As UK researchers delve into the issue of racial bias in the recognition of Kentucky’s historic properties, they have uncovered evidence of a deep-rooted disparity in the acknowledgement of America’s Southern heritage.
Utilising their breadth of expertise in the fields of history, archaeology and preservation, the researchers from the University of Kentucky have identified a concerning imbalance in the consideration of heritage sites across the state.
Leading the investigation, Dr. Harlan Johnson has observed a stark contrast between the acknowledgment of sites that are associated with African-American culture and those with a Caucasian heritage.
“Our research has uncovered a noticeable lack of recognition given to African-American sites in Kentucky,” said Dr. Johnson. “It’s a worrying trend that needs to be addressed.”
In order to further analyse the issue, the researchers compared the number of African-American sites in Kentucky that have been registered with the National Register of Historic Places to those with a Caucasian heritage.
The results of the study, which are due to be published in the coming months, indicate that only 1.2% of African-American sites in the state have received such a designation, compared to 8.2% of Caucasian sites.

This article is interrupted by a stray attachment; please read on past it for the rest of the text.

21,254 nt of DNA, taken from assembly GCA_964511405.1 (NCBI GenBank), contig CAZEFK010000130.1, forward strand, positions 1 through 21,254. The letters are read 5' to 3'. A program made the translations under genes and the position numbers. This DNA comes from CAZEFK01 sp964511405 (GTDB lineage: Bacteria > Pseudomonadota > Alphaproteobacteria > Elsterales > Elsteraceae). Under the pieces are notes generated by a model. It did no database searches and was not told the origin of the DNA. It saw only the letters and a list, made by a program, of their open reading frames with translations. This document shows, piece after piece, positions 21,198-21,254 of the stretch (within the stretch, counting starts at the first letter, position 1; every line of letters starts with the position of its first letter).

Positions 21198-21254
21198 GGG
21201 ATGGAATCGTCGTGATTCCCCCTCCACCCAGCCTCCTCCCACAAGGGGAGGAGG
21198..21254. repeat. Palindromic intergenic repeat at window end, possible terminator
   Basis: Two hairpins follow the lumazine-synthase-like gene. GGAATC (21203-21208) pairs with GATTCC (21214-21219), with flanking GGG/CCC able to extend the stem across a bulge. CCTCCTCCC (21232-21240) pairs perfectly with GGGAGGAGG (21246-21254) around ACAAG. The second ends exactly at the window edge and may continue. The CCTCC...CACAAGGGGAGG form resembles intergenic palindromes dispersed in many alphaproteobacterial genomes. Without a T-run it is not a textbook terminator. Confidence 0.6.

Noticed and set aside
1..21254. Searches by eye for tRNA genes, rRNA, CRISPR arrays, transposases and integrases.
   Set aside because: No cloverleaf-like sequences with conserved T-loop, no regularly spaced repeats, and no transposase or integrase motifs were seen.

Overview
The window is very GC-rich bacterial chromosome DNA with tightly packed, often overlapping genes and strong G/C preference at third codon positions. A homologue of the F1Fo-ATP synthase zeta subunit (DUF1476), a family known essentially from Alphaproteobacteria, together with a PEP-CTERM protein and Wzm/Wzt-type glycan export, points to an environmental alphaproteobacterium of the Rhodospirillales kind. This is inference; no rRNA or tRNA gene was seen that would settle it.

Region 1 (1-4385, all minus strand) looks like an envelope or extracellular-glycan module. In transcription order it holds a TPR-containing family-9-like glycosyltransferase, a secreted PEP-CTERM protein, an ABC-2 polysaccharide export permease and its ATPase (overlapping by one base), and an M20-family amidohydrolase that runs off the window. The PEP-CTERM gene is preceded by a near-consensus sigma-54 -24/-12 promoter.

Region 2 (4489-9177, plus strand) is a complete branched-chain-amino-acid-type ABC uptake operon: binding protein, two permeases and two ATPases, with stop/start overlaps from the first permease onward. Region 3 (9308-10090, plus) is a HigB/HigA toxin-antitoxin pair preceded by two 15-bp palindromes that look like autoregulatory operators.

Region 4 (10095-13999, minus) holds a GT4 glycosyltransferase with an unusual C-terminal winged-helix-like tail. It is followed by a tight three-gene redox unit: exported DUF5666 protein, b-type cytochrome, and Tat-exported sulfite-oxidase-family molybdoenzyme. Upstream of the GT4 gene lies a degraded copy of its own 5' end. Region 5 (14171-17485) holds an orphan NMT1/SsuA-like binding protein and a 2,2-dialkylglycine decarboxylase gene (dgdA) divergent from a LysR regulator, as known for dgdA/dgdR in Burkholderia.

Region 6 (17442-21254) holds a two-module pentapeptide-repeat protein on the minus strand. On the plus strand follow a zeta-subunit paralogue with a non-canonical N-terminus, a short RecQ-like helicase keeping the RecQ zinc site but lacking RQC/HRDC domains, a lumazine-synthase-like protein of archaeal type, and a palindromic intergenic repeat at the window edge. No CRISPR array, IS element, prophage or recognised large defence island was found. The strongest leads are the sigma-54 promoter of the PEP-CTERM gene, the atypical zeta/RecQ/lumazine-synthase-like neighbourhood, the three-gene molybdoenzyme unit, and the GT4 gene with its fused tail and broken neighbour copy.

The researchers also noted a significant discrepancy in the funding allocated to sites of African-American heritage, which has been largely overlooked by state funding bodies.
“This is a wake-up call for the state of Kentucky,” said Dr. Johnson. “We need to ensure that all historic properties are treated with the same respect, no matter their origin.”
The UK researchers’ investigation into the racial bias in the recognition of Kentucky’s historic properties has illuminated a prevalent disparity in the acknowledgement of America’s Southern heritage. Their forthcoming findings suggest an unequal representation of African-American sites in the National Register of Historic Places, as well as a lack of financial support for their preservation.